Now that jQuery Templates is official and definitely will not include remote template loading, I wanted to publish a quick guide on implementing that yourself. As I mentioned previously, there’s a handy interaction between jQuery Templates’ API and jQuery’s AJAX methods that makes this easier than you might expect.

In this post, I’ll show you how to use a plain string as a template, how to asynchronously load an external template file as a string, and how to render it with jQuery Templates once it’s loaded.


Defining an external template

Defining a template suitable for remote loading requires almost no extra effort. Simply create a new file and fill it with the same sort of jQuery Templates fragment that you might normally embed in a text/html <script> element.

For example, given this person object:

var person = { name: 'Dave' };

You might define this template for that data in a file called PersonTemplate.htm:

<p>Hello, ${name}.</p>

Be sure not to wrap the template in a <script> element. Since we’ll be loading it remotely, that obscuring measure isn’t necessary. Also be sure not to include any of the HTML boilerplate that may come along with creating a new HTML file in your editor of choice, like <html> or <body>.

An added bonus that comes along with dropping the <script> container is that you get more reliable syntax highlighting for the template’s markup. Most editors don’t provide HTML syntax highlighting within <script> elements, even when their type is text/html, but work fine in the external files.

Using strings as templates

Though most jQuery Templates examples revolve around referencing template definitions hidden inside <script> elements, it’s also possible to provide the template as a plain string. Using the $.tmpl(template, data) syntax, a simple string version of the template may be provided as that first parameter.

For example, these are both perfectly valid ways to render a template, using the person object from the previous section:

// Specifying the template inline.
$.tmpl('<p>Hello, ${name}.</p>', person);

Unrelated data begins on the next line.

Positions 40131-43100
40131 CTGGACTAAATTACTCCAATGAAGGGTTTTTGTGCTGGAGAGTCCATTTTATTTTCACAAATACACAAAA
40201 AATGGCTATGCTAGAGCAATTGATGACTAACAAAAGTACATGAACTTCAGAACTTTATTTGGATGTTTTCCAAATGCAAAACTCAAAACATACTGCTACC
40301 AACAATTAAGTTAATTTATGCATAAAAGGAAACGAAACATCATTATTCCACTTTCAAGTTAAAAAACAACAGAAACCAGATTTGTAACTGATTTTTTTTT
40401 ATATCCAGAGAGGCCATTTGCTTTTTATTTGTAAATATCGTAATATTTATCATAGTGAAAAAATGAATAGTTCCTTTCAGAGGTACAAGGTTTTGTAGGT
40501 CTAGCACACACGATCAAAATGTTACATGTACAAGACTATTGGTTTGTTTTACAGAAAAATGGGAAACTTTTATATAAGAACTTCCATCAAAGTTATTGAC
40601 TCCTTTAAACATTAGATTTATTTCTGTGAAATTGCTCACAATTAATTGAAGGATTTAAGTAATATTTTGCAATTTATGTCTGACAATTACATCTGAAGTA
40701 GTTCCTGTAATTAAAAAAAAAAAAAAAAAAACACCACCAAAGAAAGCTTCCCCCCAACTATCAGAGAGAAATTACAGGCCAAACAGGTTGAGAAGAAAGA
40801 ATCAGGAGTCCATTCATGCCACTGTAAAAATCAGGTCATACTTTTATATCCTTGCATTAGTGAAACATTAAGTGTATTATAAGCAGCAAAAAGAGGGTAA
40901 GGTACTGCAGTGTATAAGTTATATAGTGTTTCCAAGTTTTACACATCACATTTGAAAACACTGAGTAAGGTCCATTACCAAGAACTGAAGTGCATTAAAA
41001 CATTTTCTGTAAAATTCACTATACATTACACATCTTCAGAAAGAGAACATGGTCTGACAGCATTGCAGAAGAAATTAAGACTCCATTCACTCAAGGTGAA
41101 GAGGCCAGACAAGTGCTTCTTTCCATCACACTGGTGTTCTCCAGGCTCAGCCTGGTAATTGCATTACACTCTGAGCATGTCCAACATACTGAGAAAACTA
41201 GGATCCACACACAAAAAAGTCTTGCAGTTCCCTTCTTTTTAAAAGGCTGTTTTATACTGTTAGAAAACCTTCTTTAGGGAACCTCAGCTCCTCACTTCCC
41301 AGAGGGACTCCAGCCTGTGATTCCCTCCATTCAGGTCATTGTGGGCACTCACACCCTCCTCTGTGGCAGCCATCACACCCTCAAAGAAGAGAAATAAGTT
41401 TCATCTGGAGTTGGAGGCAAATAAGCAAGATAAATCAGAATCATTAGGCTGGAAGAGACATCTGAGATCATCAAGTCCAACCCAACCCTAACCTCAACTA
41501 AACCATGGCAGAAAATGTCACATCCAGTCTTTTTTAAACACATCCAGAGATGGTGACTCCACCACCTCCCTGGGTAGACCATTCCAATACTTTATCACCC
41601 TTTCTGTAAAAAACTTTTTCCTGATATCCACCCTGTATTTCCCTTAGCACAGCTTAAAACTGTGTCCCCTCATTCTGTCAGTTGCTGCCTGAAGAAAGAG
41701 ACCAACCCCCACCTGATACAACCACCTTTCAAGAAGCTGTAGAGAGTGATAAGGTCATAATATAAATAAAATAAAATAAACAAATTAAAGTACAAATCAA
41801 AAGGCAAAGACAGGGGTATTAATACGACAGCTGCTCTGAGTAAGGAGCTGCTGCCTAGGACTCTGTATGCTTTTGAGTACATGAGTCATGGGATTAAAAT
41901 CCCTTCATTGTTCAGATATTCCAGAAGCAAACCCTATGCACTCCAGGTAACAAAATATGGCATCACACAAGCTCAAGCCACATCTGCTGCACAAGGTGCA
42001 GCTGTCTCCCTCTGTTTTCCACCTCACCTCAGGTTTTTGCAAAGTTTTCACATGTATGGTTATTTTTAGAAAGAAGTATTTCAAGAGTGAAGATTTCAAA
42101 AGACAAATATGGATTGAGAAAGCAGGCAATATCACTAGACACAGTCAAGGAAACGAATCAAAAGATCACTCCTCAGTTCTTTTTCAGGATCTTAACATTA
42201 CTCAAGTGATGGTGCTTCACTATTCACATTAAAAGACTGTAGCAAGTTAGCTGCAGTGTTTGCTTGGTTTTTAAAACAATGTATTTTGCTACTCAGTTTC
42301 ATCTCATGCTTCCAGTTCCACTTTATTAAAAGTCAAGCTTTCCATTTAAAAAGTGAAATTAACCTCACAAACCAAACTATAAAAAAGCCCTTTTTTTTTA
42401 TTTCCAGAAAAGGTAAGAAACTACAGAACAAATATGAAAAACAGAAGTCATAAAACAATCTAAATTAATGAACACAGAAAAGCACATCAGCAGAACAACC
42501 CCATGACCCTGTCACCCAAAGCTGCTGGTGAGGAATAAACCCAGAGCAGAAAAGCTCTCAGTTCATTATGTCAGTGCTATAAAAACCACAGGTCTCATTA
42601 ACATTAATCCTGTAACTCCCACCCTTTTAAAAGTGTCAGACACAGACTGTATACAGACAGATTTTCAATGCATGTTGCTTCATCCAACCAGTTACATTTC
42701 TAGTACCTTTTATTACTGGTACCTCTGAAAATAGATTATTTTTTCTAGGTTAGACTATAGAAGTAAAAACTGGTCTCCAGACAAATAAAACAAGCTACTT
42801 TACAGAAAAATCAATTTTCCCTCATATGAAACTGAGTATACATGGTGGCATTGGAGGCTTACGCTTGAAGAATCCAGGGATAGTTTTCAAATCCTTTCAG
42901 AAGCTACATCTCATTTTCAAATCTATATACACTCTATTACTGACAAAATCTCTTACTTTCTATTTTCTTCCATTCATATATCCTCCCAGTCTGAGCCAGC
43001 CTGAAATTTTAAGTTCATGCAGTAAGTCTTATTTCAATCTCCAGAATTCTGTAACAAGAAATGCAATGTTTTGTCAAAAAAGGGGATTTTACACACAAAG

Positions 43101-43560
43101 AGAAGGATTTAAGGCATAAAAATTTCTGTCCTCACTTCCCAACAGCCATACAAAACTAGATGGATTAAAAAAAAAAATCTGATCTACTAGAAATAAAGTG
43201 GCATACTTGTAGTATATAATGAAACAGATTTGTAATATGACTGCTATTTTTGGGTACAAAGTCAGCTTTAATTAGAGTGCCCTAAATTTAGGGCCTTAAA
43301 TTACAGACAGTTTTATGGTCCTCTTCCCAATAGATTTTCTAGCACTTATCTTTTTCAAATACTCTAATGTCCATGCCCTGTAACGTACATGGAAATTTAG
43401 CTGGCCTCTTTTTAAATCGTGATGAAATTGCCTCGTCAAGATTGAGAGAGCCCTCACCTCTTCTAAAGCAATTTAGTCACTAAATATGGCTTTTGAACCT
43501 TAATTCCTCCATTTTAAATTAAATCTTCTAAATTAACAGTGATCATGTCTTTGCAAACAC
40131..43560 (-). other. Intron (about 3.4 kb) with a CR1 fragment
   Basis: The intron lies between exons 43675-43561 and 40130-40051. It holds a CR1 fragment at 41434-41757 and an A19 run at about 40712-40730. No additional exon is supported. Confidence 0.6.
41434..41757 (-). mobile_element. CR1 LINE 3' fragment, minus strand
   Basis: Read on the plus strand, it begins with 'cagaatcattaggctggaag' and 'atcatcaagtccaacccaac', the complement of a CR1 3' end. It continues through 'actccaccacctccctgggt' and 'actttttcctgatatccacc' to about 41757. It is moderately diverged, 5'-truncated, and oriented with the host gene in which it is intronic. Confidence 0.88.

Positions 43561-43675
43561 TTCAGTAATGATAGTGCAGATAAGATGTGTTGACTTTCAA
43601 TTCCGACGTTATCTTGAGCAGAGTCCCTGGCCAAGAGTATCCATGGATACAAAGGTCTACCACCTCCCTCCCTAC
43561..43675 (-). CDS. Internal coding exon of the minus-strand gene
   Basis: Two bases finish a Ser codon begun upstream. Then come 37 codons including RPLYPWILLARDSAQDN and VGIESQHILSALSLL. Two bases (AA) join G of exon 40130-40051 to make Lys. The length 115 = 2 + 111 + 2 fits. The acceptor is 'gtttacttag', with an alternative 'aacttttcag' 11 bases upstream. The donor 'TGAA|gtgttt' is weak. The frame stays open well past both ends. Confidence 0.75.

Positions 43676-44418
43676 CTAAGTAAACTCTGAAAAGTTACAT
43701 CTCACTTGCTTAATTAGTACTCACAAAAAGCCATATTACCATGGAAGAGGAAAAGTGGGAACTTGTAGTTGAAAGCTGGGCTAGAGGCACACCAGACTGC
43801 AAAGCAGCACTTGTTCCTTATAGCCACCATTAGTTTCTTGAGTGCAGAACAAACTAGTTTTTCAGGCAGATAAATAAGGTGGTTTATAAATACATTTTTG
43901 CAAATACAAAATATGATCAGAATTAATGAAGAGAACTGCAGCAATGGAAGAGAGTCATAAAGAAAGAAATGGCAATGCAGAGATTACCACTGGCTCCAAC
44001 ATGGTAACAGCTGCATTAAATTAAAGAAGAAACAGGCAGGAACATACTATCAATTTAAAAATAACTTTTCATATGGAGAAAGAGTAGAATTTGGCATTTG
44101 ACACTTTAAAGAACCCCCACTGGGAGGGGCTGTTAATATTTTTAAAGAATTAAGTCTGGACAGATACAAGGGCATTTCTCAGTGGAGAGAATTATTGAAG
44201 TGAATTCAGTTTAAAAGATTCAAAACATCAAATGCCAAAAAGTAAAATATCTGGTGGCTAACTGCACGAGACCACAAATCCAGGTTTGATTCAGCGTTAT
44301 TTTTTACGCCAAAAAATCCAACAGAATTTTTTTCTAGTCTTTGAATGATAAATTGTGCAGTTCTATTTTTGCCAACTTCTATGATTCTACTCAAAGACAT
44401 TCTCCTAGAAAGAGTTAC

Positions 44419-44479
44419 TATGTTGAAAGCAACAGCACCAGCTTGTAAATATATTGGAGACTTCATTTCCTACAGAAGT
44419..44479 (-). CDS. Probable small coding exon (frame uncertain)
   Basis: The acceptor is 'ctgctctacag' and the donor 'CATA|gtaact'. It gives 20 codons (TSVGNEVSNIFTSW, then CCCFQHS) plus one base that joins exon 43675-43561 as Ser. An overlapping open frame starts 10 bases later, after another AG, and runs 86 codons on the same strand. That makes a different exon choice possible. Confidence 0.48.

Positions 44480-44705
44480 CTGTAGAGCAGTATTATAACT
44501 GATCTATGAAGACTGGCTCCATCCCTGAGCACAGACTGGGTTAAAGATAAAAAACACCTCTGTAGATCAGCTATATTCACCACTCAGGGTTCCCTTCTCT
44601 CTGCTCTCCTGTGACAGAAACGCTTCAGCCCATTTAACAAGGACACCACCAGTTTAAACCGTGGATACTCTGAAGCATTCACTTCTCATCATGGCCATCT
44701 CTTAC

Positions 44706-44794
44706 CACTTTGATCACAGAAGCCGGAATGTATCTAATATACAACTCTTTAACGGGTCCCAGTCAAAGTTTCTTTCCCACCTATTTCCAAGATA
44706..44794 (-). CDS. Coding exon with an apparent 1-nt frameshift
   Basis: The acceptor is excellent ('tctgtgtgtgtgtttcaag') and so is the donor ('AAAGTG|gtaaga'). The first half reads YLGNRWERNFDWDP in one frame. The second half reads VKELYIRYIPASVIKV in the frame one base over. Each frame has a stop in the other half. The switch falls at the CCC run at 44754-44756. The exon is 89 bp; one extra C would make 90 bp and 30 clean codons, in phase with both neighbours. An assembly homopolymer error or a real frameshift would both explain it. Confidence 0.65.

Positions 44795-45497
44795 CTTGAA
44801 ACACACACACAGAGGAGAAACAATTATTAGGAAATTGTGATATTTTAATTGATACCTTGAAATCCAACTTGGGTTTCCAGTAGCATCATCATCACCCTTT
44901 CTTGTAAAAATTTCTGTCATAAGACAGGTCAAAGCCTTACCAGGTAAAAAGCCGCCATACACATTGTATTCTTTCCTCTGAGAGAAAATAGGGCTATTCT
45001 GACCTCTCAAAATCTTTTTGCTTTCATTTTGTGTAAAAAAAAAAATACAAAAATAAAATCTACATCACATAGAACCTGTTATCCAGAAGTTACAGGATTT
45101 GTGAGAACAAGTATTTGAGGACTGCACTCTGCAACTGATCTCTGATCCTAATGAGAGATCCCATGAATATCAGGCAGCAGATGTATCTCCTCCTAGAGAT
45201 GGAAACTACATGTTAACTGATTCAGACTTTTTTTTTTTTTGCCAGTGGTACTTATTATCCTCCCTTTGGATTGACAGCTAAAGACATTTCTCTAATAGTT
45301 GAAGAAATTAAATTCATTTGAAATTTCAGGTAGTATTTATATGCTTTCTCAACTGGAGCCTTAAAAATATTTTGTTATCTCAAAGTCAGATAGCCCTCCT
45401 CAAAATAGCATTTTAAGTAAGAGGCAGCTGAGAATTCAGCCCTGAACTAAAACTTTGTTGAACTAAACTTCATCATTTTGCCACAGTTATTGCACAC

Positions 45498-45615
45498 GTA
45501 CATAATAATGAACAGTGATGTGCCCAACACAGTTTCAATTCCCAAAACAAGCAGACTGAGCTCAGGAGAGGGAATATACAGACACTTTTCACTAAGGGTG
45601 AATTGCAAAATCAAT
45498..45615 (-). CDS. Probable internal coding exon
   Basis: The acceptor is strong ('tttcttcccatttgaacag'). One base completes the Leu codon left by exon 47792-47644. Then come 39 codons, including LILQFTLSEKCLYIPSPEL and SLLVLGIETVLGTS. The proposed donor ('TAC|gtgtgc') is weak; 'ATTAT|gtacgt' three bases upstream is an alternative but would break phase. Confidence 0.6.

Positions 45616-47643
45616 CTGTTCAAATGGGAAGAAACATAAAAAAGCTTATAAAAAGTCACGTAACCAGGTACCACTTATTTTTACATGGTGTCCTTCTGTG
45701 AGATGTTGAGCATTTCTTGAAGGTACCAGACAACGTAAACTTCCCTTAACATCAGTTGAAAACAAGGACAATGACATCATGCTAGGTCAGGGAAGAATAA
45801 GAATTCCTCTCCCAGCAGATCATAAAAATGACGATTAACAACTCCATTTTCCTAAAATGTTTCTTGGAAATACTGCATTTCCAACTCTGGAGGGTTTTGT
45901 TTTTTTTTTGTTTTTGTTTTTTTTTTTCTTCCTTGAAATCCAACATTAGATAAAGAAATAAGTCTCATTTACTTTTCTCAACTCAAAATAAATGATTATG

// Assign that same template to a JavaScript variable, and then
//  use that string value as a template parameter to $.tmpl().
var salutationTmpl = '<p>Hello, ${name}.</p>';
 
$.tmpl(salutationTmpl, person);

With that ability to use a string as a template, we just need a way to get the external template file’s content loaded into a string variable.

Loading the external template

With that in mind, probably the easiest way to load an external template is to use jQuery’s $.get() method. When you target $.get() at a static HTML file, the result passed to its callback is a string containing the file’s content. Exactly what we’re after.

For example, if an external template were stored in a file named PersonTemplate.htm, this is how you could use $.get() to load and render that external template with jQuery Templates:

// Asynchronously our PersonTemplate's content.
$.get('PersonTemplate.htm', function(template) {
 
  // Use that stringified template with $.tmpl() and 
  //  inject the rendered result into the body.
  $.tmpl(template, person).appendTo('body');
});

That’s it.

Because you have to get involved with more of the moving parts, this is slightly more complex than jTemplates’ processTemplateURL, but it’s very manageable.

Caveats

Compilation caching – When you use this method, it’s important to keep in mind that jQuery Templates will not automatically cache the compiled template. If you intend to reuse the same template many times during a given pageview, this approach is slower than the embedded <script> technique.

It’s possible to work around that drawback by using $.template() to compile the remotely loaded template and store it manually, but I’m omitting that here to keep things simple.

If you’re interested, I’ll cover that in follow up post.

HTTP caching – In production, you should ensure that your server’s caching configuration is correct. If your server sends a proper expires header, requesting the same template multiple times during the lifespan of a page will only cause the browser to make one HTTP request. Even subsequent HTTP requests to check for a 304 status aren’t necessary if a future expires header is set on the response.

Template file naming – I recommend using a standard filename extension for your external template files, like .htm or .txt. I started out using more descriptive extensions like .tpl, but server configuration was a constant hassle. Important things like HTTP compression, expires headers, and even serving the files at all are common issues when using nonstandard extensions.